There does seem to be a psychic connection between the physical house that the Ushers live in, and the "house of Usher" as a family line. The house reflects, in its physical form, the fortunes of the family that built it. That family is now down to two people, Roderick and his sister Madeline. Madeline is dying and Roderick seems unlikely to have any children, so it appears the family line will die out with these two.
The "vacant eye-like windows" and the "gloom" of the house foreshadow and describe Roderick Usher. While his eyes are wild and filled with a strange light when the narrator first arrives, after Madeline's death and entombment, we learn that Roderick's eyes become like the windows of the house:
the luminousness of his eye had utterly gone out. ... I beheld him gazing upon vacancy for long hours ...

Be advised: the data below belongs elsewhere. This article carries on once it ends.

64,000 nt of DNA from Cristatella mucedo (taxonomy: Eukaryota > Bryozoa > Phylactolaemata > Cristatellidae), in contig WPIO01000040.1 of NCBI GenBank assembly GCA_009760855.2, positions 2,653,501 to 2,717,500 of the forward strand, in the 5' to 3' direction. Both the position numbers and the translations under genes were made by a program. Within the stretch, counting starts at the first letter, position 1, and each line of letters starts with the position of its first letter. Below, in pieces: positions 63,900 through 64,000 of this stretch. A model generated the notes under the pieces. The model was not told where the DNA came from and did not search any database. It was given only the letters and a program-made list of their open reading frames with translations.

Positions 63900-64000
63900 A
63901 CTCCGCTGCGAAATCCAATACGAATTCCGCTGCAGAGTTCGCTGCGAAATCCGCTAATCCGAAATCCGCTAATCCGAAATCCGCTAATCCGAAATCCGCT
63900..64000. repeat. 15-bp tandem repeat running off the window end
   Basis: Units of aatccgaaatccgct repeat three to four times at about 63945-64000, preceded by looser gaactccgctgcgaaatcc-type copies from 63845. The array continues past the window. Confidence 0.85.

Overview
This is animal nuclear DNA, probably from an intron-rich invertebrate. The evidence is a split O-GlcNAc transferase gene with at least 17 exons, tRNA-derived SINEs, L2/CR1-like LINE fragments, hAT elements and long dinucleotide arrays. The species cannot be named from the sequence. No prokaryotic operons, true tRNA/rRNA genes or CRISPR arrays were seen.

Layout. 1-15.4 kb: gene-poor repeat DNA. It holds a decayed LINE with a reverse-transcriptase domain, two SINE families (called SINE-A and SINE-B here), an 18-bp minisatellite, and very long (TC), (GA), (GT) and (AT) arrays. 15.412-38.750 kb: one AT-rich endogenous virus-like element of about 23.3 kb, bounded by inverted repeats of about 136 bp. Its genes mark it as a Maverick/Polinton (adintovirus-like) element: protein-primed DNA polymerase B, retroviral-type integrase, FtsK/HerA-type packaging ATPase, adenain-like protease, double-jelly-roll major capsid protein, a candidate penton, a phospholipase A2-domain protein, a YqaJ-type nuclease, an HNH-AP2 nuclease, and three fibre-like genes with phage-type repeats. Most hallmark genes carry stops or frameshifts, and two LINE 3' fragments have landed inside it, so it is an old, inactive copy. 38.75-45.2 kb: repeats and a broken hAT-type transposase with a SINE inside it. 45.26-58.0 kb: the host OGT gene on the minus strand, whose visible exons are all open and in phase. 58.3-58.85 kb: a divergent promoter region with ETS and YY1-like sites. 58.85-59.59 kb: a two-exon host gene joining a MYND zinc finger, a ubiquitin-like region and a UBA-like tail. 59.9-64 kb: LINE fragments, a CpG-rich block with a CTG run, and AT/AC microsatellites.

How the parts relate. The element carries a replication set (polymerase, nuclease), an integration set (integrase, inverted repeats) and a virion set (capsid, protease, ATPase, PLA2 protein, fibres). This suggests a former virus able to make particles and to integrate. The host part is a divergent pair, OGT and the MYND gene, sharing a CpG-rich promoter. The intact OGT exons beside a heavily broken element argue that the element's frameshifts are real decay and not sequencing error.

In other words, he is vacant eyed. Roderick, like the house, is also encased in a sense of gloom. As the narrator explains:
And thus, as a closer and still closer intimacy admitted me more unreservedly into the recesses of his spirit, the more bitterly did I perceive the futility of all attempt at cheering a mind from which darkness, as if an inherent positive quality, poured forth upon all objects of the moral and physical universe in one unceasing radiation of gloom.
It is as if the house and Roderick are one.